Reflections on inauguration and theme of hope Print
Bishop Morlino's Column
Thursday, Jan. 29, 2009 -- 1:00 AM

Dear Friends,

bishop column logoLike many of you, I’m certain, I’ve watched, with interest, the events which occurred just over one week ago.  Our country has witnessed a tremendously historic event with the inauguration of President Barack Obama — an event which speaks to the tremendous strides our country has made, even in my lifetime, in terms of racial equality.  Though it has become cliché to say over recent weeks, there were times when no one in my generation could have dreamed that we would “see the day.”

Although there are some very fundamental issues on which the new president and we as Catholics find strong disagreement (and, in fact, on the second day of administration President Obama singlehandedly revoked the Mexico City Policy, which will return millions of U.S. taxpayer dollars to organizations for the promotion of abortion around the world), as I have said before, we have no reason, as Americans, to wish President Obama anything but the best.  Indeed, it is our duty as Catholics and Americans to pray for our president, that his administration is successful in bringing about good for our nation.

We must always have hope

After the events of the past week, there can be no doubt that a great many Americans found reasons in abundance to celebrate the new administration. There is an undeniable sense of hope and anticipation, of which the inauguration festivities were only a demonstration. And, as human beings we must always have hope!

In fact, this has been one of the key themes of the still relatively young pontificate of Pope Benedict XVI. And, recognizing the tremendous need for hope, particularly in our country, hope was the very theme of our Holy Father’s recent apostolic visit to the United States.

The Holy Father’s visit and his encyclical letter Spe Salvi, serve to remind us that there is but one hope which will never leave us disappointed. We, as Christians, recognize that it is Christ Himself who is the hope which does not disappoint. It is Christ Himself who is the Hope in which we find our salvation.

A new presidential administration always brings a great deal of hope for us as Americans. And this new administration in particular brings with it a great deal of hope that more people will recognize the inequalities which still exist in this world and do something more to change them.  And each of us must continue working within our own communities to do continually better that which we have already begun.

Doing our part as a faith community

The faith community of our universal Church is included in this. Though through her works the Catholic Church will continue to be the largest charitable organization in the world, though we offer health care to more people than any other hospital system on the planet and educate more children than any other group world-wide, we must do more.  We must, and we can (“yes, we can”) if we but remember that which is the cause of OUR hope — Christ Jesus.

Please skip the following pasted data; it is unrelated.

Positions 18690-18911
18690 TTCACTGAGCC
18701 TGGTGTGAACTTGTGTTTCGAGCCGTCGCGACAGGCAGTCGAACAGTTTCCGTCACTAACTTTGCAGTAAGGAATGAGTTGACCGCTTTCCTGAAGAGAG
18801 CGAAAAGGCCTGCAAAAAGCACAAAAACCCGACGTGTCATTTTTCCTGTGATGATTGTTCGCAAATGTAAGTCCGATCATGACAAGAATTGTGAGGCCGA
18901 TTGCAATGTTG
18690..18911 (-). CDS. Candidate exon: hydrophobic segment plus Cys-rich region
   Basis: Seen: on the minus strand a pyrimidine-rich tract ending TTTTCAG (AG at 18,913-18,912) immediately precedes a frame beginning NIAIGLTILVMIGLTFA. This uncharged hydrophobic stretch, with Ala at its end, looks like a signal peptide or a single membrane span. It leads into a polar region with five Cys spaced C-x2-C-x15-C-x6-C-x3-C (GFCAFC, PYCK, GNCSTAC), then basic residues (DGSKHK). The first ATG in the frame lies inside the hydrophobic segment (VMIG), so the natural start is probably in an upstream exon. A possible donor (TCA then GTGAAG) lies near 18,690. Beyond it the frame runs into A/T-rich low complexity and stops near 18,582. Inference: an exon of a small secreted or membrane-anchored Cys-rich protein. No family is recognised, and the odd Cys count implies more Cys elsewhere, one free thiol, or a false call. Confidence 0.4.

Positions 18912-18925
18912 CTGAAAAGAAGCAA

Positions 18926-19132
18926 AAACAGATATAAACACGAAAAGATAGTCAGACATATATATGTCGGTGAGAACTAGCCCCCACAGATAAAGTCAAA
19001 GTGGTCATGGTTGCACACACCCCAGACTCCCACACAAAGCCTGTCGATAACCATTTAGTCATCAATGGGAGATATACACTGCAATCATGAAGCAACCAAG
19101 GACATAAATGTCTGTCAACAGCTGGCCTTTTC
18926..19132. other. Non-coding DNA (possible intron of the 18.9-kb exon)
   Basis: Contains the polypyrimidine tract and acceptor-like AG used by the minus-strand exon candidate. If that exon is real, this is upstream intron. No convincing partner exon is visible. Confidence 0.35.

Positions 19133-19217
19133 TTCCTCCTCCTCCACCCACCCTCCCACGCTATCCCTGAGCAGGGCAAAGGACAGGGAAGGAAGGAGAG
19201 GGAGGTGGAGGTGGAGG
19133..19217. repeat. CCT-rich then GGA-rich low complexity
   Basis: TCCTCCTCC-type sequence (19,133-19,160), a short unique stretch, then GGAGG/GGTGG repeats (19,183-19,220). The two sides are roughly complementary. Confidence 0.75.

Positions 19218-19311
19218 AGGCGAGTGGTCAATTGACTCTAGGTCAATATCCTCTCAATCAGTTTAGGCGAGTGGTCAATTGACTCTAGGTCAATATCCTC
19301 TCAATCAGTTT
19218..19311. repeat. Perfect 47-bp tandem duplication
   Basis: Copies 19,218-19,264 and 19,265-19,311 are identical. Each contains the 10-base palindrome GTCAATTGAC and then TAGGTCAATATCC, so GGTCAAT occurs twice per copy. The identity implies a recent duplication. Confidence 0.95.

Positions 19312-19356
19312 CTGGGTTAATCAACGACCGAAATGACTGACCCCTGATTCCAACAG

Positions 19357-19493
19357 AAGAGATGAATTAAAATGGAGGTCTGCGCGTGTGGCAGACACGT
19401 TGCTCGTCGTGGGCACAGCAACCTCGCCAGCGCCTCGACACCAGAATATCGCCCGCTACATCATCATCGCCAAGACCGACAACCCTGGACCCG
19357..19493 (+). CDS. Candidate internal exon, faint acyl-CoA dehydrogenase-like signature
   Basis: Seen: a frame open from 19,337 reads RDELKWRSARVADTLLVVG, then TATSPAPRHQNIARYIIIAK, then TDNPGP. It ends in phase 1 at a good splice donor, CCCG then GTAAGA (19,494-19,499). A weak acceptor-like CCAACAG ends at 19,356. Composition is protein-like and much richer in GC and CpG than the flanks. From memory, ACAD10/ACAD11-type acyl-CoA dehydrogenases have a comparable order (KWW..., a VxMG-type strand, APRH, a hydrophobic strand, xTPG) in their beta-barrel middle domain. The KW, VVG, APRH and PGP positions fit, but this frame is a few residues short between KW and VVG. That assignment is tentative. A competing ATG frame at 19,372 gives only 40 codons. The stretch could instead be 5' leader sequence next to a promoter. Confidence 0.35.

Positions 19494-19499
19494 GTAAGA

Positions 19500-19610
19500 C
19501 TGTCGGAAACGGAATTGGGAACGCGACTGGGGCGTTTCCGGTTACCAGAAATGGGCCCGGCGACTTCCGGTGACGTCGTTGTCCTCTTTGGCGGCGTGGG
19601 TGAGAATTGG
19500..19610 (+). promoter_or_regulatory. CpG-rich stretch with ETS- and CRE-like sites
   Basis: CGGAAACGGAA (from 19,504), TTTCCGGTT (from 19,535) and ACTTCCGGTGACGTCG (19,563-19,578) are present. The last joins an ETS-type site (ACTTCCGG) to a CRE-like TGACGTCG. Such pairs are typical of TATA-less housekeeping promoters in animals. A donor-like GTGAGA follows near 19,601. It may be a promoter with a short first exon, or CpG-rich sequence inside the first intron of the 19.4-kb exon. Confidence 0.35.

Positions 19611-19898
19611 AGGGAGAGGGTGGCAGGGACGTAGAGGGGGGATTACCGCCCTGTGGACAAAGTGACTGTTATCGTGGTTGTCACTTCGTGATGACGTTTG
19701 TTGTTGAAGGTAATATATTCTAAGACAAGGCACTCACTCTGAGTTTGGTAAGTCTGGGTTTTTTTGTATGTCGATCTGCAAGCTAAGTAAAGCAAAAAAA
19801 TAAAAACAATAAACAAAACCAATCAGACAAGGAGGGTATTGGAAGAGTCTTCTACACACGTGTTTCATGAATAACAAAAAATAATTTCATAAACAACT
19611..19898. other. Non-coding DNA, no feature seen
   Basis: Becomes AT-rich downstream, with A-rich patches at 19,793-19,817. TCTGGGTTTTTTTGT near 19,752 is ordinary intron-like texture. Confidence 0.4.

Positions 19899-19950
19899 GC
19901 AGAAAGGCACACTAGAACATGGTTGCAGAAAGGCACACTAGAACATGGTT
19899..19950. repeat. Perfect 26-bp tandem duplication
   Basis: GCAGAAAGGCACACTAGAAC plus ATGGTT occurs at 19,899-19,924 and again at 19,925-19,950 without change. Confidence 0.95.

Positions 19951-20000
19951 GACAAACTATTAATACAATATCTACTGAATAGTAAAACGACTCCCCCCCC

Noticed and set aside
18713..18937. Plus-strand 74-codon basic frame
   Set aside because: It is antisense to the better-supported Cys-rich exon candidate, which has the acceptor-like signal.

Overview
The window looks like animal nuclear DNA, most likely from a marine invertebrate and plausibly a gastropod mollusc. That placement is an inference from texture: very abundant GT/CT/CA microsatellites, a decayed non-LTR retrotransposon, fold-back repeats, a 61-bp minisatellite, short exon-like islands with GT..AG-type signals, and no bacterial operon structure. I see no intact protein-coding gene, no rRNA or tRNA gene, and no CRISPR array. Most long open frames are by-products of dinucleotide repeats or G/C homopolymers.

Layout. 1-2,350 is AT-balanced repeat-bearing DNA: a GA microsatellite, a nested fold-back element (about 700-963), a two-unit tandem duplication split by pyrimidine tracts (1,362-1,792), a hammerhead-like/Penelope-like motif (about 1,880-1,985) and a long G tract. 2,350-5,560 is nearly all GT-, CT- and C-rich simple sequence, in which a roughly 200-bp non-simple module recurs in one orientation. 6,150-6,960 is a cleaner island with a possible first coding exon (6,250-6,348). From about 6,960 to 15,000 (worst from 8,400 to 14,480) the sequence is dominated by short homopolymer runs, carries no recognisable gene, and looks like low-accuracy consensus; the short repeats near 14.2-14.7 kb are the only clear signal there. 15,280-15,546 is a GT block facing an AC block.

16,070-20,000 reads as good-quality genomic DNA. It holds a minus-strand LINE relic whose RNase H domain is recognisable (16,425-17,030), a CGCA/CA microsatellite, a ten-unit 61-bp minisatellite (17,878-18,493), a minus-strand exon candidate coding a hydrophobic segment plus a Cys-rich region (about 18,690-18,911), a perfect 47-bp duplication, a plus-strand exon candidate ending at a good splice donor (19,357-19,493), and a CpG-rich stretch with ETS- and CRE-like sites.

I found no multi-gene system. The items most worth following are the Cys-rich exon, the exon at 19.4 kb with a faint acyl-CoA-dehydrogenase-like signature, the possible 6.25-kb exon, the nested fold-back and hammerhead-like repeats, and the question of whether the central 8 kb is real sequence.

An equally interesting point for me over the past week has been to recognize Christ as our hope, especially in terms of what it means for us as a diocesan Church. In particular, as I look at the inauguration events and I look at our local Church, I am left in wonderment as I consider that on which we deem it appropriate to spend our money.

Worthy of sacrificial giving

Though the final price tag has not been established, current figures show that Americans spent nearly $160 million on a few days of presidential inauguration events.  Around $115 million of that came from taxes, but another $45 million was paid for by personal donors.  $45 million was given by men and women stepping forward, with gifts large and small, and saying, “I believe this hope is worth celebrating and I will give of my own money to celebrate it for a day.” These Americans recognized that signs, symbols, celebrations are worthy of even sacrificial giving.

Although, as I said above, the inauguration of President Obama is certainly something historic and monumental, I am amazed that with our economic situation $160 million, $45 million of it private, was spent on a few days of celebration. In particular, I am amazed when I consider this fact in light of our quest, as a diocesan Church, to collect much less for a cathedral church to be built for countless lifetimes of celebration.

The number of attendees at the inauguration and the provision of the needed security warranted a significant expense to be sure.  But surely signs, symbols, and celebration are to be highly valued in terms of dollars, beyond the presidential inauguration.

All of this said, I would reiterate that I am not at all opposed to the celebration which is due such an historic event as this inauguration.  Presidential inaugurations, and this one in particular, give Americans hope — which is reason enough to celebrate.  But, I ask, why then can’t we, as the community of hope, make provision to build, in the center of our diocese and in the center of Madison, a home for and a temple of that Hope which will never fail and which has come with salvation for all?  If signs, symbols, and celebration warrant sacrificial giving for a presidential inauguration, then why not for a cathedral, which is the sign and symbol of the celebration of our faith?

Thank you for taking the time to read this. Praised be Jesus Christ!